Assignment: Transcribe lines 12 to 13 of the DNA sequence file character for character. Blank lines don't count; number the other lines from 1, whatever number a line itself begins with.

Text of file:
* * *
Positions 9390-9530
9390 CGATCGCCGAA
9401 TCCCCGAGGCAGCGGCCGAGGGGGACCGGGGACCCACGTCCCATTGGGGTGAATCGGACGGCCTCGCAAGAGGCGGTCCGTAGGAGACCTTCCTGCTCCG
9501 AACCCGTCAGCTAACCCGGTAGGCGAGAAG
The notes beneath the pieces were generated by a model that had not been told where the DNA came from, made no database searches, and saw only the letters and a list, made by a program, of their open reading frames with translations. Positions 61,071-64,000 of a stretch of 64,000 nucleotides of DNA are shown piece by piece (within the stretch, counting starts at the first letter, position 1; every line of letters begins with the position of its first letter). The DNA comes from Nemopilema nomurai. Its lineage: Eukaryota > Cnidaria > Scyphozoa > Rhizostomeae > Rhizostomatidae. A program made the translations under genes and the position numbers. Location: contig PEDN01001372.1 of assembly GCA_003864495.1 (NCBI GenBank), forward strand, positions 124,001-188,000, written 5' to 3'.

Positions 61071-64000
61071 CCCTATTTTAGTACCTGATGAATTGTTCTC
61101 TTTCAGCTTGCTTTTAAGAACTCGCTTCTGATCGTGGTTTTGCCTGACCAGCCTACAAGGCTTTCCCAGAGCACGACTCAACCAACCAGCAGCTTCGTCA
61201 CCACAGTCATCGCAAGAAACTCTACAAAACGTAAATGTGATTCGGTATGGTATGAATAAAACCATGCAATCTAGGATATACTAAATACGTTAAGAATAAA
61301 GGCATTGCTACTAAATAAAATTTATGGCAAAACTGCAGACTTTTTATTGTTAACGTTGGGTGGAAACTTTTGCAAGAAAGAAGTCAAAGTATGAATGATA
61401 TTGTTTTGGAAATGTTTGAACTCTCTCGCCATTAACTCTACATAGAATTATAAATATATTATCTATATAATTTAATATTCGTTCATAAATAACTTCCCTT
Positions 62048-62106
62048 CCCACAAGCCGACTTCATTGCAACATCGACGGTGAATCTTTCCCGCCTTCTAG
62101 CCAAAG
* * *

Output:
Positions 62048-62106
62048 CCCACAAGCCGACTTCATTGCAACATCGACGGTGAATCTTTCCCGCCTTCTAG